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Size I/O block on storage array

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Peternt
Regular Advisor

Size I/O block on storage array

Hi,
My SO is HP-UX 11iV1
I have a database with block size = 2K. The database is Informix with raw device.
This database is on lvm. The PE size is 4M
The database is on a SAN storage disk array.
I want to know the IOPS and the MB/s for the disk. Is 2K? In which cases it is different ? What is the optimum ?
Thanks in advance.
Roger
8 REPLIES
Bill Hassell
Honored Contributor

Re: Size I/O block on storage array

> The database is on a SAN storage disk array.
> I want to know the IOPS and the MB/s for the disk.

Not very useful. Is the the SAN made by HP? EMC? Hitachi? Fujitsu? What does the manufacturer report as the speed of the array? Most disk arrays support large block sizes (dozens of KB to MB), but ask your SAN administrator how the disk has been configured.

By the way, 2K is extremely small for a database. Did the Informix recommendations specify 2K? Do you have a database with very small records?

Generally, small block sizes will severely limit disk performance. Have you run sar -d to check disk activity? There is just not enough information here.


Bill Hassell, sysadmin
Peternt
Regular Advisor

Re: Size I/O block on storage array

The array is an EVA 5000
The data is on a disk group. This disk group have 28 disks of 36 GB (15rpm)
I attach the output of sar
My question is about the operating system. When the operating system does a request to storage, what is the block size of such request ?
Thanks in advance.
Roger
Peternt
Regular Advisor

Re: Size I/O block on storage array

I forget tell you that in Informix, the page size is depends of the platform. In the case of HP-UX, the page size is 2K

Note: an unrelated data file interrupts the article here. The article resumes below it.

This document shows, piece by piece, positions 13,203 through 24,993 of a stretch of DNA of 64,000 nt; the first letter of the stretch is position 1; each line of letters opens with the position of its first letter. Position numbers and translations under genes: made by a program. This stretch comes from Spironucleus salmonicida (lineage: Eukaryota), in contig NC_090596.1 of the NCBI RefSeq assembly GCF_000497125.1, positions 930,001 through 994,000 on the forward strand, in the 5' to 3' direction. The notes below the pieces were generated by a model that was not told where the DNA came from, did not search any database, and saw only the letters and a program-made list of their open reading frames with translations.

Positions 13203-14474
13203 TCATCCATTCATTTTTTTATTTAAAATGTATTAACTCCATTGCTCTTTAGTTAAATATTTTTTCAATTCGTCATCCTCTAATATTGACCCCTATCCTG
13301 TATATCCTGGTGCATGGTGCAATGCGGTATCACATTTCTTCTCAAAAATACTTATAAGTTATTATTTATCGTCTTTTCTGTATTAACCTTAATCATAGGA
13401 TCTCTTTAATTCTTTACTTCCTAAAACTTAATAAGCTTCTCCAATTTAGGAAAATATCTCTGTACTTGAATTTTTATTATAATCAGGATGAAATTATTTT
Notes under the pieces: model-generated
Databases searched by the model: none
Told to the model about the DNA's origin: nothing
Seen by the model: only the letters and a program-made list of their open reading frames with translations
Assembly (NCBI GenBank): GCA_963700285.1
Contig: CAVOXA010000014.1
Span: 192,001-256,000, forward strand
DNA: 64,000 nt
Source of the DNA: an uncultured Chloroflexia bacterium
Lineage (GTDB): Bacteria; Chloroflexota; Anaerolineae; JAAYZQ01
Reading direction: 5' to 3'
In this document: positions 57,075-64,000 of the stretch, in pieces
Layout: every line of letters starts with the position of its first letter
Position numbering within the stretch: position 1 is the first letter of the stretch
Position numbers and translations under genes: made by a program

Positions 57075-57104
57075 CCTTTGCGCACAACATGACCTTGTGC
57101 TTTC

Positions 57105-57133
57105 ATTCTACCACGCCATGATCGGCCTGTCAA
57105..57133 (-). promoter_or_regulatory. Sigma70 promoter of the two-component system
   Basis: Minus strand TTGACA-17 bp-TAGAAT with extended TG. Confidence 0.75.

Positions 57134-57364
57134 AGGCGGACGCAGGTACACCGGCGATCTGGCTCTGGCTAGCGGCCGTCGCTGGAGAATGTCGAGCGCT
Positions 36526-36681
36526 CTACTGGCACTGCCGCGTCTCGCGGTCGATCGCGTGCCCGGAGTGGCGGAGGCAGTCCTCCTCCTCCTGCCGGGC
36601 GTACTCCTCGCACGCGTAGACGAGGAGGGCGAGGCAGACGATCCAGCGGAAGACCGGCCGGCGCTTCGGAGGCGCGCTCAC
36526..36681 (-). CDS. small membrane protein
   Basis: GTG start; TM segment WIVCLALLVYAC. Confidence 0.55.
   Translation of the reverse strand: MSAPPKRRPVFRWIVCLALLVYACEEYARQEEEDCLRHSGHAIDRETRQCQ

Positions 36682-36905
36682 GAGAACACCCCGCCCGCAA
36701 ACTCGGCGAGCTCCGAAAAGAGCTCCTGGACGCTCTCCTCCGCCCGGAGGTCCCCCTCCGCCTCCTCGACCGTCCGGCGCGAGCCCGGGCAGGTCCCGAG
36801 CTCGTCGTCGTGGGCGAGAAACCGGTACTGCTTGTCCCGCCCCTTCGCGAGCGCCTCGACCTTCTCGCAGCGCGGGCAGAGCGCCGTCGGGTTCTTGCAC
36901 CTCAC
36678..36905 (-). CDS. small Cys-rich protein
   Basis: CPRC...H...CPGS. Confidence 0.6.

Roger
Dennis Handly
Acclaimed Contributor

Re: Size I/O block on storage array

>In the case of HP-UX, the page size is 2K

For the kernel, the default size is 4Kb.
Hein van den Heuvel
Honored Contributor
Solution

Re: Size I/O block on storage array

The optimum IO size is just enough to read all the data needed to gather the data to full fill the SQL request. So 'it depends'. It depends on the work done often roughly categorized as OTLP style or Warehouse style.
There is no single optimum size for all. That would be too easy.
Any DB worth being called a DB will try to do the right thing making the base page size less critical. This holds for Informix.

Since the DB is on raw storage, the IO size can be any number of blocks. Ditto for direct IO which Informix also supports.

Where did you find 'block size'? onstat -b ?
Do you mean "database server page size"

The IO size may be several pages, notably blobpages. Many factors play a role, like lightweigth IO (60KB chunks?), extentsizes, chunks, logbuff,...

The sar output shows lots of disk.
You could have helped some by identifying DB disks.

There are 2 extra busy disk. They seem to run at an average of 16+ (512 byte) block/IO = 8KB+ (29027/1772, 25932/1493)

What Informix version? 10.0 11?

I suggest you spend some quality time with the IBM documentation first. Perhaps start wit the "IBM Informix Dynamic Server Performance Guide"

( http://publib.boulder.ibm.com/infocenter/idshelp/v10/index.jsp?topic=/com.ibm.gsg.doc/gsg140.htm )

Good luck!
Hein van den Heuvel
HvdH Performance Consulting.
Peternt
Regular Advisor

Re: Size I/O block on storage array

Thanks Dennis, Hein

The output of onstat -b shows 2048 buffer size

The sar output shows several disks. Almost all of disk are from DB (all of c20 and c22)
My informix version is 11.50

It means that, despite that Informix page is 2K, the sar sometimes shows 16K? What is the cause of this behavior ?
Roger
Hein van den Heuvel
Honored Contributor

Re: Size I/O block on storage array

>> the sar sometimes shows 16K? What is the cause of this behavior ?

Correct.

Informix know how to fill large buffers for teh log file writes, and it knows how to read in larger portions for tablescans, blobs and or a few more. Sounds reasonable and expected to me. Being more of an Oracle expert myself i can not offer up details, but the Documentation certainly indicates opportunities.

It is great to use the SAR an other systems stats to have a direction to investigate, but you really want to rely on your database statistics to exactly see why resources are consumed, and what to do about it, if need be.

Cheers,
Hein

Peternt
Regular Advisor

Re: Size I/O block on storage array

Thanks for all
Roger